Interestingly enough, even the peelings or flaking of the fireweed stems were not thrown away, but were dried out and used for weaving strong cords for fishing nets. Extremely tender leaves of this plant are also edible and added to salads or soups. Some people also boiled these leaves in water and used the liquid in the form of a tonic tea to treat stomach disorders. Infusions prepared from fireweed leaves are known to result in queasiness or vomiting. On the other hand, mature leaves turn out to be harsh and astringent, but, by this time, the yet to open flower buds are delicious enough for use in salads or in stir-fries.

Traditionally, people extracted syrup from the fireweed flowers and stems. This syrup is known to be rich in mucilage content, which made it valuable for the native tribes for preparing berry-cakes which dry up steadily. Currently, people harvest the flowers of this plant to prepare fireweed jelly, which may be purchased from small cottage industries engaged in canning. Alaskans pioneered in using the sweet pith of the plant to manufacture vinegars and ales. Even the root of fireweed plant can be consumed in various ways - raw, dried, cooked and grounded into powdered form. The root is generally used during the spring when it possesses a sweet flavour.

Habitat and cultivation

As aforementioned, fireweed is native to North America and Europe where the herb is found growing naturally in ditches and newly excavated sites. This plant may also be found growing in damp places, areas that have been burned up recently in damp forests as well as beside river banks.

Fireweed can be cultivated without any difficulty and the plant has a preference for a properly drained soil that can retain moisture even in sunlit positions. The plant also flourished in damp soils. Precisely speaking, fireweed has a preference for damp or humid soil, but also has the aptitude to thrive on arid river banks. Ideally, this plant needs to be grown in open forest lands. Fireweed plants are very enduring and can tolerate very low temperatures, for instance a minimum of -20°C. Fireweed is rather invasive and spreads enthusiastically through its crawling rhizome and usually forms large patches. The herb is suitable for becoming a weed and propagates mainly by its seeds, which are extremely light weight and can travel very far with the help of wind. Generally, fireweed is amongst the first plants to grow as well as form a colony in troubles locations, for instance any place that has been burned up recently. This is an extremely decorative plant and is the floral insignia of Yukon (a territory in north-west Canada). In addition, fireweed also serves as food plant for caterpillars, especially many species of Lepidoptera. It is also an excellent bee plant.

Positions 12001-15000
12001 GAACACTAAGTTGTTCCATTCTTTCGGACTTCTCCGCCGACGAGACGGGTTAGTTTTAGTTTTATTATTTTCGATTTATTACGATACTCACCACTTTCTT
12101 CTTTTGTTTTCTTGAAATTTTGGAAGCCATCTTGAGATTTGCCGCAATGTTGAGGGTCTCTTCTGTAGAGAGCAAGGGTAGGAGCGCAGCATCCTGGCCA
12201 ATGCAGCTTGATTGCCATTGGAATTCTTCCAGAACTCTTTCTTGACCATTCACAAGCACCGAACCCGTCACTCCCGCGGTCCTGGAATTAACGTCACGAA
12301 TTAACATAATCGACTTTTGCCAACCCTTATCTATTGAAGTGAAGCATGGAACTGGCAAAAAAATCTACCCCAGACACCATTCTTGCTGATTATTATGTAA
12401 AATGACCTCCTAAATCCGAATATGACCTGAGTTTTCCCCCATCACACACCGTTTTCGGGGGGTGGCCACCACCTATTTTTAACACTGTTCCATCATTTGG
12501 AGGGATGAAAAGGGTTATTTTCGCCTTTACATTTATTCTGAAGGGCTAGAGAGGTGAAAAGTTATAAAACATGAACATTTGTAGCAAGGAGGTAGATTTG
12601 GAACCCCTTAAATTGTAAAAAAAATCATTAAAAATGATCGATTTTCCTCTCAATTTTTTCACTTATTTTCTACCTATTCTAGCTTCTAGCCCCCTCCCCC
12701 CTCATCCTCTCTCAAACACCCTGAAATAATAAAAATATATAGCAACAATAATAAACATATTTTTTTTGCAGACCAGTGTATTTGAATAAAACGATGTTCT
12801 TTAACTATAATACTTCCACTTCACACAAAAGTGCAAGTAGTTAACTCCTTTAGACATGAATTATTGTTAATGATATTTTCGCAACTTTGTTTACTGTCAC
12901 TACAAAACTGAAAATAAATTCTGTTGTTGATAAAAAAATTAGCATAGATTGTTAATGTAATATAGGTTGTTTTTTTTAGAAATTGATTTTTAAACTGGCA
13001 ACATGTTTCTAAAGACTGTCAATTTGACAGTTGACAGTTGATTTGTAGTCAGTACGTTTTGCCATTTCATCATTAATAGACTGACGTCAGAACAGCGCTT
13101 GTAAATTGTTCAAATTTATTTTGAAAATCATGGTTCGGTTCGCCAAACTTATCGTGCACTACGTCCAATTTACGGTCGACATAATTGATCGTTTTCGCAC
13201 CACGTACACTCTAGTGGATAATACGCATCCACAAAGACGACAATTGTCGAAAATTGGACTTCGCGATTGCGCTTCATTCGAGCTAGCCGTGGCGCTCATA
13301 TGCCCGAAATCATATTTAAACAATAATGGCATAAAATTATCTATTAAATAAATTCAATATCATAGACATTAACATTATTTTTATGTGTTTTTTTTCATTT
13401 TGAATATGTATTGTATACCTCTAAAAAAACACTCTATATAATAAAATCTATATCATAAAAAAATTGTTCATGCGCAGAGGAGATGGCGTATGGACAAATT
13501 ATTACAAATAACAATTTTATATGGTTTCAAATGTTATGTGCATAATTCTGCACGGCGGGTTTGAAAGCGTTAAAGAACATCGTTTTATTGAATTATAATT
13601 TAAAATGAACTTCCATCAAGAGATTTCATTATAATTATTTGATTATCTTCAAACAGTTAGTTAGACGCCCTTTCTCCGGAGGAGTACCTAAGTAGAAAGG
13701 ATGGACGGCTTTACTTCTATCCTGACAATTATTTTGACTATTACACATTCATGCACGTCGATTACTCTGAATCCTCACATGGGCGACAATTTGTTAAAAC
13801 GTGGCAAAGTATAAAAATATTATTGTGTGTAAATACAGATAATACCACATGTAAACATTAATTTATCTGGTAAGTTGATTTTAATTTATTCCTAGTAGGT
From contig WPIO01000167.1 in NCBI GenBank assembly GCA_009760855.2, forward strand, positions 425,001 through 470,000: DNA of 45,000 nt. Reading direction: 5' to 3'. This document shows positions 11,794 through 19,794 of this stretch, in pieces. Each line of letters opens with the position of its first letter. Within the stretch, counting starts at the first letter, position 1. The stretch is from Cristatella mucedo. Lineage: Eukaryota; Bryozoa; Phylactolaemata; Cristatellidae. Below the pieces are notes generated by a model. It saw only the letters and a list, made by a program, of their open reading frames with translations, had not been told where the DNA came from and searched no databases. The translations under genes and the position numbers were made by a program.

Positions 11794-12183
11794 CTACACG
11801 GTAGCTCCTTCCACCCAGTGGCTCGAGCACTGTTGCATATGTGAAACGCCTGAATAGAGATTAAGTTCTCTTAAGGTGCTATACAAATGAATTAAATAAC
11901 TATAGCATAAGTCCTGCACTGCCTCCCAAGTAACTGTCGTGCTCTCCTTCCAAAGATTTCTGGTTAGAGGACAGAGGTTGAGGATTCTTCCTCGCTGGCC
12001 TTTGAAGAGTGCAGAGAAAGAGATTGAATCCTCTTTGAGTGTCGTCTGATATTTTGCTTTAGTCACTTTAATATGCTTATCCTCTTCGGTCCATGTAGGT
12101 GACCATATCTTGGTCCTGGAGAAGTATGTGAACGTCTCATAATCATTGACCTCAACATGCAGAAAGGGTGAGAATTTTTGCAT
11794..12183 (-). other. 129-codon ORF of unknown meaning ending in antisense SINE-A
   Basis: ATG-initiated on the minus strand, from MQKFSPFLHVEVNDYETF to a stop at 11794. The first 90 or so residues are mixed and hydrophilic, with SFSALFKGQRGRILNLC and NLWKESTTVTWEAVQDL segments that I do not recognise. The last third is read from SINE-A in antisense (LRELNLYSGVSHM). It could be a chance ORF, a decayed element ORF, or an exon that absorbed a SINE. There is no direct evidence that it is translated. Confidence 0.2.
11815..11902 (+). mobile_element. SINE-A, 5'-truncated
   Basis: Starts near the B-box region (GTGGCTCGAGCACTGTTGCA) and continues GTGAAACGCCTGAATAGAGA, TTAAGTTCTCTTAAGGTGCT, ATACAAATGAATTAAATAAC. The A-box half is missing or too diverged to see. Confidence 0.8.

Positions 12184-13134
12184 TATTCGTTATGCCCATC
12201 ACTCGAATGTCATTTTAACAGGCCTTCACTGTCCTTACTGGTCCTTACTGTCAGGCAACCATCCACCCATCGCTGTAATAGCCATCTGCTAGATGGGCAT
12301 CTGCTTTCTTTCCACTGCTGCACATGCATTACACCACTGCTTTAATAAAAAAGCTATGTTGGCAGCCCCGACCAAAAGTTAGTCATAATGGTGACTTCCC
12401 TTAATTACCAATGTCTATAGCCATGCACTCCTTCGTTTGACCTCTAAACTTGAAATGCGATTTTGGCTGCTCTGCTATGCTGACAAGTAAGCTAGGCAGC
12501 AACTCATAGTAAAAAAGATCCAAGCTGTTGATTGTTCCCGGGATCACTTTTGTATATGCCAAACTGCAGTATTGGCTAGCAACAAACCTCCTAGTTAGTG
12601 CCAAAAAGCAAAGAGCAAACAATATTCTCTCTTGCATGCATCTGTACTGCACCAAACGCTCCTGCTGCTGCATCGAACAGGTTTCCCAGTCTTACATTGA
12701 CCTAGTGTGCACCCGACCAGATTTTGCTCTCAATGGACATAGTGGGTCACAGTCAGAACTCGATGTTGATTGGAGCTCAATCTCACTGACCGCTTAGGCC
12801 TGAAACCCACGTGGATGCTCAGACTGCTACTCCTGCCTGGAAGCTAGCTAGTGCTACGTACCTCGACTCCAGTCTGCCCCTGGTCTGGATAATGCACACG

Fireweed is mainly propagated by its seeds, which are sown in situ during the early part of spring or immediately after they become mature. In fact, somewhat being an invasive plant, fireweed has the ability to grow on its own in most gardens as its light-weight seeds are dispersed far and wide by the wind. It never requires an invitation to grow in any garden. Apart from its seeds, the plant may also be propagated by means of divisions made either in spring or during autumn. It is extremely simple to grow fireweed by this method, as it is possible to re-plant big clumps of fireweed directly into their permanent locations outdoors. However, it is better that you grow smaller clumps in containers placed in a cold frame till they root properly. Subsequently, they may be transplanted in their permanent positions outdoors during the spring.

Constituents

Fireweed contains:

Applications

Fireweed has a number of applications, including therapeutic as well as in the form of a food. The tender shoots of this herb may be consumed steamed or in soup. If you are treating diarrhea with fireweed, a decoction prepared with the young shoots of the plant is highly effective. In case you do not want any attribute of the plant to be left out, use it in the form of a mother tincture. The mother tincture prepared from fireweed contains the herb and alcohol in the ratio of 1:2. For best results, take 10 drops of the mother tincture twice every day. In addition, mother tincture is also effective for treating gastritis and diarrhea.

Prostate decoction

The prostate decoction, is prepared from:

  • 1 oz (30 g) mallow flowery tops
  • 1 oz (30 g) dandelion roots
  • 1 oz (30 g) tiny-flowered fireweed flowery tops
  • 1 oz (30 g) nettle leaves
  • 1 oz (30 g) wild thyme flowery tops
  • 4 cups (1 litre) water

To prepare the prostate decoction mix all these fresh herbs and put them in water, boil it for about 5 minutes and allow the herbs to permeate for another 30 minutes. Subsequently, filter the solution and drink the total quantity of the solution/ infusion all through the day. If you have an acute infection, you may prolong this treatment for another one to two months. It may be noted that this particular decoction is helpful in cleansing the kidneys as well as effective in treating chronic infections related to the bladder and the prostate.